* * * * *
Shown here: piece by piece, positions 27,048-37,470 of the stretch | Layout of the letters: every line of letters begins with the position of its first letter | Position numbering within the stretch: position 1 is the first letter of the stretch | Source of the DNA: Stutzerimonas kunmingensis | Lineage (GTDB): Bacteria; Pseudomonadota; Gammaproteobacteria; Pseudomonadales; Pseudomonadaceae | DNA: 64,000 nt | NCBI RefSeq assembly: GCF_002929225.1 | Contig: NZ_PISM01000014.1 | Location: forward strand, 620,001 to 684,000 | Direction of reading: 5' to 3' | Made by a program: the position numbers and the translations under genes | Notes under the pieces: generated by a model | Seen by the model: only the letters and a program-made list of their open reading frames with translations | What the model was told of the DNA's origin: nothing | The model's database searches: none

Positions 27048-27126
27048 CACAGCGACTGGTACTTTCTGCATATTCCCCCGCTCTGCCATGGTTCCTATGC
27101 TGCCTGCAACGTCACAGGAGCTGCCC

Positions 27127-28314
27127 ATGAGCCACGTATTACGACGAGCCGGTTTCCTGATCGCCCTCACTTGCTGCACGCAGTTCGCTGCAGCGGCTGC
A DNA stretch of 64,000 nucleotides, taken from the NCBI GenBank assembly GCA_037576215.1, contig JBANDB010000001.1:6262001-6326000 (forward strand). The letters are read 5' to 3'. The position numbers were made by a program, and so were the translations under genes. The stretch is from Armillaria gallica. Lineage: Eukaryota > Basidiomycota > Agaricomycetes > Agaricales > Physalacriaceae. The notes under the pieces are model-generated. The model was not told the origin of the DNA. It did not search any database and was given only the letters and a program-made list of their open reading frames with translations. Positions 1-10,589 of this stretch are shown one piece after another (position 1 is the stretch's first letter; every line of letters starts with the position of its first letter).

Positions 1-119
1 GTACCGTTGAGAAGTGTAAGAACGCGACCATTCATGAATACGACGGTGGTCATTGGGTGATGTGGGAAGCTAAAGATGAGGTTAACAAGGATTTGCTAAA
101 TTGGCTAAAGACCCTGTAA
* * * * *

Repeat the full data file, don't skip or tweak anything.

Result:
Shown here: piece by piece, positions 27,048-37,470 of the stretch | Layout of the letters: every line of letters begins with the position of its first letter | Position numbering within the stretch: position 1 is the first letter of the stretch | Source of the DNA: Stutzerimonas kunmingensis | Lineage (GTDB): Bacteria; Pseudomonadota; Gammaproteobacteria; Pseudomonadales; Pseudomonadaceae | DNA: 64,000 nt | NCBI RefSeq assembly: GCF_002929225.1 | Contig: NZ_PISM01000014.1 | Location: forward strand, 620,001 to 684,000 | Direction of reading: 5' to 3' | Made by a program: the position numbers and the translations under genes | Notes under the pieces: generated by a model | Seen by the model: only the letters and a program-made list of their open reading frames with translations | What the model was told of the DNA's origin: nothing | The model's database searches: none

Positions 27048-27126
27048 CACAGCGACTGGTACTTTCTGCATATTCCCCCGCTCTGCCATGGTTCCTATGC
27101 TGCCTGCAACGTCACAGGAGCTGCCC

Positions 27127-28314
27127 ATGAGCCACGTATTACGACGAGCCGGTTTCCTGATCGCCCTCACTTGCTGCACGCAGTTCGCTGCAGCGGCTGC
A DNA stretch of 64,000 nucleotides, taken from the NCBI GenBank assembly GCA_037576215.1, contig JBANDB010000001.1:6262001-6326000 (forward strand). The letters are read 5' to 3'. The position numbers were made by a program, and so were the translations under genes. The stretch is from Armillaria gallica. Lineage: Eukaryota > Basidiomycota > Agaricomycetes > Agaricales > Physalacriaceae. The notes under the pieces are model-generated. The model was not told the origin of the DNA. It did not search any database and was given only the letters and a program-made list of their open reading frames with translations. Positions 1-10,589 of this stretch are shown one piece after another (position 1 is the stretch's first letter; every line of letters starts with the position of its first letter).

Positions 1-119
1 GTACCGTTGAGAAGTGTAAGAACGCGACCATTCATGAATACGACGGTGGTCATTGGGTGATGTGGGAAGCTAAAGATGAGGTTAACAAGGATTTGCTAAA
101 TTGGCTAAAGACCCTGTAA